Tractor pulling is a competitive motor sport in which modified farm tractors drag a metal sled along a prescribed course. The sled contains a heavy load of metal plates that are mechanically winched forward as the sled progresses along the course. Tractors pulling this ever-increasing load eventually lose forward momentum and torque, although a rare few might indeed reach the end of the course. The distance from start to finish is measured in hundredths of an inch (a few millimeters), and the tractor that pulls the sled the farthest distance is declared the winner. If more than one tractor reaches the end of the course, a run-off is held using heavier weights or a greater distance.
Competition-level tractors might look like standard-issue farm equipment, but the similarities stop at the basic body and tires. Tractor pulling is a sport based on horsepower and torque, which means that the engine must be modified to generate as much power as possible. The tractors in many competitions generate 2,000-3,000 horsepower, and elite competitions might feature tractors capable of 10,000 horsepower or more. Some tractor pull enthusiasts have even been known to modify semi-trailer trucks for high-end competitions.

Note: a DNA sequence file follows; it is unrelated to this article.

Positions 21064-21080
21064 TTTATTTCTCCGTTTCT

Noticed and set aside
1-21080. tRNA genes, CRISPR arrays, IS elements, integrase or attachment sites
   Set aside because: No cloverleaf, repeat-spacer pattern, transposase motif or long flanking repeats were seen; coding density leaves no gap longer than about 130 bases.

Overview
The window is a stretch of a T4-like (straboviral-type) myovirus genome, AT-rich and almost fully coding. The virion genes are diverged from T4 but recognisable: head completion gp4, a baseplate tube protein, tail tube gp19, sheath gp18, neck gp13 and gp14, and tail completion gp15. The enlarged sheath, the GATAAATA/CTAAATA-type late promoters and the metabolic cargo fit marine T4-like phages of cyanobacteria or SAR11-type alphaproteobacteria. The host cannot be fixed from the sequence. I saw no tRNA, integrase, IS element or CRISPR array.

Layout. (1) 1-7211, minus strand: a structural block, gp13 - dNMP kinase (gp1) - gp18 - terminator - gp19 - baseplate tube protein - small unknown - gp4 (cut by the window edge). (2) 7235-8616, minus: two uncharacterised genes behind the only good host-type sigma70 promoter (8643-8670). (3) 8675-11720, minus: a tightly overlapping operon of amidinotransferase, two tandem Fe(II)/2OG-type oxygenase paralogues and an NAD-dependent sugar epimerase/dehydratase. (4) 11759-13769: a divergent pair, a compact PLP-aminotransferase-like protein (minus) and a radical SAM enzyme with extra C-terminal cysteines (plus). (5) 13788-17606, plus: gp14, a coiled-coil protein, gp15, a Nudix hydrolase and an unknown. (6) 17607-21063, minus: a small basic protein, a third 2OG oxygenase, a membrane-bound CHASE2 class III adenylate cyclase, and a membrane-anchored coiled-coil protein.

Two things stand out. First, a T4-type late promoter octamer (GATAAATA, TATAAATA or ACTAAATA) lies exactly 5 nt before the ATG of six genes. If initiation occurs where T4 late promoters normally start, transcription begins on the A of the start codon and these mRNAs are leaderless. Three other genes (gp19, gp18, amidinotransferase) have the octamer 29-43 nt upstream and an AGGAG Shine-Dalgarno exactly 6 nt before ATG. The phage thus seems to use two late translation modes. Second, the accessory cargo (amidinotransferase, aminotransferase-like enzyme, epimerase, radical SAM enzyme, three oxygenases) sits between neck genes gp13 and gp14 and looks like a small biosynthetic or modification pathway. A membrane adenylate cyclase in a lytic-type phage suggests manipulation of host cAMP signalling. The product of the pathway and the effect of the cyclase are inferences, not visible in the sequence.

Engines in competition tractors are often modified with parts intended for drag racing and other motor sports. Designers must be careful to balance power with safety, because these engines are intended to run until complete failure. Drivers must follow strict rules in organized tractor pulls, including the use of a roll bar and engine kill switches. If a driver should fall off the tractor, the engine and fuel delivery system must automatically shut down immediately.
Rules of Competition
During a tractor pull, the driver must keep his or her tractor within marked boundaries. Touching either boundary line results in disqualification. This is an important safety feature, because spectators might be seated in temporary bleachers near the course. There are national and international tractor pulling associations that set guidelines for competitions and oversee local and regional chapters.
Loud and Potentially Dangerous
Some spectators find tractor pulling to be challenging to watch. Numerous classifications of tractors must race throughout the day, and the winning efforts are not always apparent to those in the stands because the differences in distances might be very small. Competition tractor engines also can be extremely loud, so hearing protection is recommended for every spectator, especially young children. Occasionally, an engine under extreme pressure will explode, sending dangerous shrapnel in all directions. No one except trained professionals should stand near these tractors during competitions.